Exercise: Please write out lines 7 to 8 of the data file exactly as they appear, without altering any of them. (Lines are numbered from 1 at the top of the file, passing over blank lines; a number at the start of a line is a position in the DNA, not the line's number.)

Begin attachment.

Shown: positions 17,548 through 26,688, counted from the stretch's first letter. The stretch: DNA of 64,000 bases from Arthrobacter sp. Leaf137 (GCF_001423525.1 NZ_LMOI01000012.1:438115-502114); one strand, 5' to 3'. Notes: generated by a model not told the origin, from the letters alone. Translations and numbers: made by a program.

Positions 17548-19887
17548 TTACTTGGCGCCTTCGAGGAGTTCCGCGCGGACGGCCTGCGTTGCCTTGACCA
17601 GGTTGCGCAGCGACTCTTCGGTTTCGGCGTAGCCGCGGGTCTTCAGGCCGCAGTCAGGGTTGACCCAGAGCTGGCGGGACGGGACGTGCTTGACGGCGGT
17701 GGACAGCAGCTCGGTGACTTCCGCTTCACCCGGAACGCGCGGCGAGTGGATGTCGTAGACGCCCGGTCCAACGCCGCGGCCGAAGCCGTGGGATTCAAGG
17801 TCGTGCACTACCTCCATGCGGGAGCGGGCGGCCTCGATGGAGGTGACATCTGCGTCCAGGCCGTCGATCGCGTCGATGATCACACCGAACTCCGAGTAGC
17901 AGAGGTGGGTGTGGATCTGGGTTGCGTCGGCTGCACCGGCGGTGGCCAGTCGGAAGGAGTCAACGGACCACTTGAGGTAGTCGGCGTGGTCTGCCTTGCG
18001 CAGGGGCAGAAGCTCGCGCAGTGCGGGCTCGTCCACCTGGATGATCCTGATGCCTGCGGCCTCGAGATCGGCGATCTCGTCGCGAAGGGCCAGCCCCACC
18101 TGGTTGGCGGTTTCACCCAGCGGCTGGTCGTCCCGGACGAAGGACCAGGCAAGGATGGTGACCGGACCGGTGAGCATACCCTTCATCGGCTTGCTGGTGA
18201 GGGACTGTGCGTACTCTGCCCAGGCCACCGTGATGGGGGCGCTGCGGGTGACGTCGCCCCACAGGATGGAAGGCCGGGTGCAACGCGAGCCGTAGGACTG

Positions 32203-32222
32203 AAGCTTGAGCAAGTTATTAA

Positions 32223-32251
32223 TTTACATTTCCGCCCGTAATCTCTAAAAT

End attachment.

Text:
17901 AGAGGTGGGTGTGGATCTGGGTTGCGTCGGCTGCACCGGCGGTGGCCAGTCGGAAGGAGTCAACGGACCACTTGAGGTAGTCGGCGTGGTCTGCCTTGCG
18001 CAGGGGCAGAAGCTCGCGCAGTGCGGGCTCGTCCACCTGGATGATCCTGATGCCTGCGGCCTCGAGATCGGCGATCTCGTCGCGAAGGGCCAGCCCCACC